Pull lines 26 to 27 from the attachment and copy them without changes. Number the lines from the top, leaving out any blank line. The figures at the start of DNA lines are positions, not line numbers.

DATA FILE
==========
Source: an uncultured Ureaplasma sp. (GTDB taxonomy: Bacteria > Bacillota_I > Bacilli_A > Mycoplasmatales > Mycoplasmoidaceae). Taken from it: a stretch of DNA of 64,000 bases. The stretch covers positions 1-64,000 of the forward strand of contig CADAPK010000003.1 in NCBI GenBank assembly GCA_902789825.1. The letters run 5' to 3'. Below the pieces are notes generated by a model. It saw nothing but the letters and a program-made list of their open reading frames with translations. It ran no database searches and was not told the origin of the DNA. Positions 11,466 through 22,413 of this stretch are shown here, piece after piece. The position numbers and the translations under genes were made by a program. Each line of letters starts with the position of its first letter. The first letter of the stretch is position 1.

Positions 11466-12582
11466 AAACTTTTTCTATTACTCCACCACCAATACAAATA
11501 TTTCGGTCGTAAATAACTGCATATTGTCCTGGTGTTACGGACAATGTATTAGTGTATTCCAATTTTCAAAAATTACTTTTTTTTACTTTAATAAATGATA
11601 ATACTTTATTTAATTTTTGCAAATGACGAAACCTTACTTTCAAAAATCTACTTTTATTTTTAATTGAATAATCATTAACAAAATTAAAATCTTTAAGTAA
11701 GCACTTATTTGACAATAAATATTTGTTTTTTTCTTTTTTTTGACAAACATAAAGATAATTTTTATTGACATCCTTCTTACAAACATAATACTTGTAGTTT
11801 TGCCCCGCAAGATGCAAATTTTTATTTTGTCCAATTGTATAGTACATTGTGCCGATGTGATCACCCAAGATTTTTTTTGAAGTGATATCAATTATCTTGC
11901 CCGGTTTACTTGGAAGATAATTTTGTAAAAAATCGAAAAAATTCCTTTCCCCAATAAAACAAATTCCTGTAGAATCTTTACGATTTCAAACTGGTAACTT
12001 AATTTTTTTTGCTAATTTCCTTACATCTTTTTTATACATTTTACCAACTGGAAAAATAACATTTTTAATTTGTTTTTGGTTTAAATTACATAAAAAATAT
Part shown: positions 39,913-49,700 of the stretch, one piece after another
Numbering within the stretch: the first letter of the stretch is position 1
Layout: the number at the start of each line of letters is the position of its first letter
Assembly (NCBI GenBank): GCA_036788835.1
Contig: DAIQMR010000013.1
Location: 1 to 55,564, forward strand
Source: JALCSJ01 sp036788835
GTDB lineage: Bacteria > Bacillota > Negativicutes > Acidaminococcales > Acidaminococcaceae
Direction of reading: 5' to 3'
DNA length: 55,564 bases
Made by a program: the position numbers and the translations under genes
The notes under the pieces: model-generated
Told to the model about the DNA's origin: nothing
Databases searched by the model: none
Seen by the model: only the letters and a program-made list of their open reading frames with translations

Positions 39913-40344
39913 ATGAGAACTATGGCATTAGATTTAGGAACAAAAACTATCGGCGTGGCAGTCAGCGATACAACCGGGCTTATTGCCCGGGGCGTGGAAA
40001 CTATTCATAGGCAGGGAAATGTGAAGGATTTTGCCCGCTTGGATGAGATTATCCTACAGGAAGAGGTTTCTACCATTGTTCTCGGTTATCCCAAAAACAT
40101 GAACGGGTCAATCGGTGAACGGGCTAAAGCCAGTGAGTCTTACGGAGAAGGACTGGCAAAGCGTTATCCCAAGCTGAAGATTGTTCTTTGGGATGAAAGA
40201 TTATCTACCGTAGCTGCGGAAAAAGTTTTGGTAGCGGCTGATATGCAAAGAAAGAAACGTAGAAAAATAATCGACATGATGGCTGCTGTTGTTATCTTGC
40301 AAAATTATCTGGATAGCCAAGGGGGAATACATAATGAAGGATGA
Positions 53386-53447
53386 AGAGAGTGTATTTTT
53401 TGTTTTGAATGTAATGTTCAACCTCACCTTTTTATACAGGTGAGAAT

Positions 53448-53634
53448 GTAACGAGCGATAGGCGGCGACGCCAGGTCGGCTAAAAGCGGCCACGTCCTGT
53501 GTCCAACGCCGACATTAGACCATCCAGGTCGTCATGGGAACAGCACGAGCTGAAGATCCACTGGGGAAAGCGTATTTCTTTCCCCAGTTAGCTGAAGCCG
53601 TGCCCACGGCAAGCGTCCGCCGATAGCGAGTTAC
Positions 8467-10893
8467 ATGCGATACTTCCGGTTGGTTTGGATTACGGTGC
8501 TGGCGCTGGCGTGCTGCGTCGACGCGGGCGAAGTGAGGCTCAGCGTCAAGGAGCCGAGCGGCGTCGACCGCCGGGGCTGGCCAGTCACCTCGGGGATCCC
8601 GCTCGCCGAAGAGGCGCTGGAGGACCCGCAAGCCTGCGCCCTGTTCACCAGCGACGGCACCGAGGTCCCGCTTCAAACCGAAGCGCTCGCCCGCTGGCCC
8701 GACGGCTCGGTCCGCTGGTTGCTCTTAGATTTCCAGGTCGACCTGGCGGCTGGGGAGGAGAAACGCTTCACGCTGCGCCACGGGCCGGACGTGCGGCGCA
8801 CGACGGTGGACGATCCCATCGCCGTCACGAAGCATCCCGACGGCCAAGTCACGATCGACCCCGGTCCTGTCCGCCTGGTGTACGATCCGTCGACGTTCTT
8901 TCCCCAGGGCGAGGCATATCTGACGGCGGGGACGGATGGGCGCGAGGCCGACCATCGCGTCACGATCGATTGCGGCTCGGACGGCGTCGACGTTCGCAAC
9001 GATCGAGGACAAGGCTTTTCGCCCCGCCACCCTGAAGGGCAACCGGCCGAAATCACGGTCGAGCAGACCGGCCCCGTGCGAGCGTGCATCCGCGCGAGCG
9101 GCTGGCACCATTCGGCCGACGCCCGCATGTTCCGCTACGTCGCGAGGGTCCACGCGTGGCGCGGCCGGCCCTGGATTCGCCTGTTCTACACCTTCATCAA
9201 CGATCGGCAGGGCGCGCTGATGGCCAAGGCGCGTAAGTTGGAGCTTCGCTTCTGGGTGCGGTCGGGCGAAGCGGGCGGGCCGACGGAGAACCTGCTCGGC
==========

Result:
39913 ATGAGAACTATGGCATTAGATTTAGGAACAAAAACTATCGGCGTGGCAGTCAGCGATACAACCGGGCTTATTGCCCGGGGCGTGGAAA
40001 CTATTCATAGGCAGGGAAATGTGAAGGATTTTGCCCGCTTGGATGAGATTATCCTACAGGAAGAGGTTTCTACCATTGTTCTCGGTTATCCCAAAAACAT